Authors: Stewart Lewis
This is a work of fiction. All incidents and dialogue, and all characters with the exception of some well-known historical and public figures, are products of the author’s imagination and are not to be construed as real. Where real-life historical or public figures appear, the situations, incidents, and dialogues concerning those persons are fictional and are not intended to depict actual events or to change the fictional nature of the work. In all other respects, any resemblance to persons living or dead is entirely coincidental.
Text copyright © 2011 by Stewart Lewis
Jacket art copyright © 2011 by Anna Moller/Getty Images
All rights reserved. Published in the United States by Delacorte Press, an imprint of Random House Children’s Books, a division of Random House, Inc., New York.
Delacorte Press is a registered trademark and the colophon is a trademark of Random House, Inc.
WAIT IT OUT by IMOGEN JENNIFER JANE HEAP
© 2009 MEGAPHONIC LIMITED (NS)
All Rights Administered by WARNER/CHAPPELL MUSIC PUBLISHING LTD.
All Rights Reserved.
Used by Permission of ALFRED MUSIC PUBLISHING CO., INC.
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Library of Congress Cataloging-in-Publication Data
You have seven messages / Stewart Lewis. — 1st ed.
Summary: Teenaged Luna, who lives on Manhattan’s Upper West Side with her movie director father, tries to piece together the death of her mother with the seven unheard messages left on her forgotten cell phone.
[1. Mothers—Fiction. 2. Death—Fiction. 3. New York (N.Y.)—Fiction. 4. Mystery and detective stories.] I. Title.
Random House Children’s Books supports the First Amendment and celebrates the right to read.
FOR MY MOM
I’d like to thank first Emma Specter, who was the spark that ignited Luna, a character I feel I have somehow always known, and her musical muse, Imogen Heap, for her poetry and lush soundscapes.
Amelia Greene for her keen eye. Jessica Potts Lahey and Amy Chamberlin for being early, passionate readers. Jasmine Goguen for letting me pick her brain.
My dear friends and family who inspire and encourage me … the Foehls, Katrina Van Pelt, Hilary Old, Bill Candiloros, Flavia Stanley, Mia and Jeff, Paul Bosko, Susan Holland, Jennifer Phelps Montgomery, Ryan Daniel, Russell Swanson, Martin Hyatt, Vicka Tinetti, Bradford Noble, Michael Aisner, Leslie Novak, Nick Difruscia, Linda Yellen, Manuela Noble.
Stephen McCauley, Christopher Schelling, and Rebecca Barry for their unparalleled guidance and wit.
My skillful editor, Stephanie Elliott, for her hard work.
My agent, Mitchell Waters, for believing.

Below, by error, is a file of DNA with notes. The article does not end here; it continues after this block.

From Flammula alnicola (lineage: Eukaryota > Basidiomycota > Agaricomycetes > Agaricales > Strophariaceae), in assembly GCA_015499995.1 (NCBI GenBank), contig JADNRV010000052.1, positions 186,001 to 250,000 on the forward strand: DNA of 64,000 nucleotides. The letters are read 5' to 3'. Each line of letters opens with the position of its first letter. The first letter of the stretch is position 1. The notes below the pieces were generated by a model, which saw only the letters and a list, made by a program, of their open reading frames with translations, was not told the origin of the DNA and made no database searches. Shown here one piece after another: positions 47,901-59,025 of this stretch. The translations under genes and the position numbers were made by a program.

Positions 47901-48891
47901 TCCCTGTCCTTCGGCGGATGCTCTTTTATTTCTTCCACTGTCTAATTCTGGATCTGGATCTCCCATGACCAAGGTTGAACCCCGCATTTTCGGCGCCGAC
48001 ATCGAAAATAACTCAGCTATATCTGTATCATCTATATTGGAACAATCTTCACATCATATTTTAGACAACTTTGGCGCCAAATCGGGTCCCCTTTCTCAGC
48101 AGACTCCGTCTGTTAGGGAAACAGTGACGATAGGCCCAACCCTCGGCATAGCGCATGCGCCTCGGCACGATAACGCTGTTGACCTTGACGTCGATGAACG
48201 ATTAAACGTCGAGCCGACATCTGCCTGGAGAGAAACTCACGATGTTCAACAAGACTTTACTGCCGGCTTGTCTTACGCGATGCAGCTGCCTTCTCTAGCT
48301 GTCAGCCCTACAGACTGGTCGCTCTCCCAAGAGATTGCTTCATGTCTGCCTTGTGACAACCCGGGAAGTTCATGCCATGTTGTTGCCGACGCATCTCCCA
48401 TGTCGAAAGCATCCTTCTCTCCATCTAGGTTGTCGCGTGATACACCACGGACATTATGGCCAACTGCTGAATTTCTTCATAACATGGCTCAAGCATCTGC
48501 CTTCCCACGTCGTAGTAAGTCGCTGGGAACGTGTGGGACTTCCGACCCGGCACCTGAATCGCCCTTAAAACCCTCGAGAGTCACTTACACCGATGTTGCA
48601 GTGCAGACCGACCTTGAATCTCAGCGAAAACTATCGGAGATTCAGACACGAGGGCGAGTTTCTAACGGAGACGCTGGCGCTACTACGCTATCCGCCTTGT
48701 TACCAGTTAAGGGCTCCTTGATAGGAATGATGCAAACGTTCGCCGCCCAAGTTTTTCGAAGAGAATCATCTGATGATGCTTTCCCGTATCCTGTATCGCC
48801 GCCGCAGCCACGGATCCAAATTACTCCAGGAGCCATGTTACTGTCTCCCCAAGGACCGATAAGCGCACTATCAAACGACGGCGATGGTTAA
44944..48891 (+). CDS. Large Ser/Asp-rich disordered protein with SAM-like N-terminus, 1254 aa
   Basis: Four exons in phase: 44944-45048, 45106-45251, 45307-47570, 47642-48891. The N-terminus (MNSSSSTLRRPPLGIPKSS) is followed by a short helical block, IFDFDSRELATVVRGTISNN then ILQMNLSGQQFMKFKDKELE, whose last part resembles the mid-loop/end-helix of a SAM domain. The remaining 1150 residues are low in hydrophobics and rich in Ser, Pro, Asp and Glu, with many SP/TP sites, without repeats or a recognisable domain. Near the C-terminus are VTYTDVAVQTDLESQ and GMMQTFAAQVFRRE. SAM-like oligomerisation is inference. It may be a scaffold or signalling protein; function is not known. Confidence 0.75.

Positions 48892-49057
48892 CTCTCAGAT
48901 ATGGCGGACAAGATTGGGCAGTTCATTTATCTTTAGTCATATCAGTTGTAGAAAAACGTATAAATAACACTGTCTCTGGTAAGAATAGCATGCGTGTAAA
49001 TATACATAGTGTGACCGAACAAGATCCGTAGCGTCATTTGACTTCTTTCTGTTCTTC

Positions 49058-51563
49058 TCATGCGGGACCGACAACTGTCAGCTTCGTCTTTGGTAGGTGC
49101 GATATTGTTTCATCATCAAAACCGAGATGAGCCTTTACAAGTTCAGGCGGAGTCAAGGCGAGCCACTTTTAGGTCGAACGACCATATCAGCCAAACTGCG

My daughter, Rowan, for her big open heart.
And lastly, Steve Swenson, my copilot.
I want to be with those
who know secret things
or else alone
—Rainer Maria Rilke
Your absence has gone through me
Like thread through a needle
Everything I do is stitched with its color
—W. S. Merwin
I may be fourteen, but I read the
New York Times
. I don’t wear hair clips or paint my cell phone with nail polish, and I’m not boy crazy. I don’t have a subscription to
or whatever they call those glossy magazines full of posters of shiny-haired, full-lipped hunks.
Whatever you do, don’t call me a tween. That makes me feel like I’m trapped in some adolescent purgatory where I get force-fed Disney-themed cupcakes while watching
reruns—that stage is over. Who came up with that name, anyway? I bet the person who came up with the name Hannah Montana gets paid a quarter of a million dollars a year and drives a Lexus. My cousin could’ve come up with a better name, and she’s five and rides a tricycle.
I grew up in Manhattan on the Upper West Side, and
when I was really little, I thought my driver was my father. He’d take me to school every day and make sure my shoelaces were tied. Sometimes he’d let me listen to NPR while he chatted with the doormen. He seemed to know them all, a secret society of men in pressed black coats standing as straight as the buildings they protected. But of course, he wasn’t my father. My
father is a film director who was at the height of his career when I was born, which is why he was never around. He was always shooting in places like Africa, Japan, Australia, and Canada. Now some critics say he’s washed up, but I think the reason people become film critics is because they failed to be film directors themselves. I don’t usually feel famous myself, but I went to the premiere of his last film (the one that supposedly washed him up) and a couple months later there was a picture of us in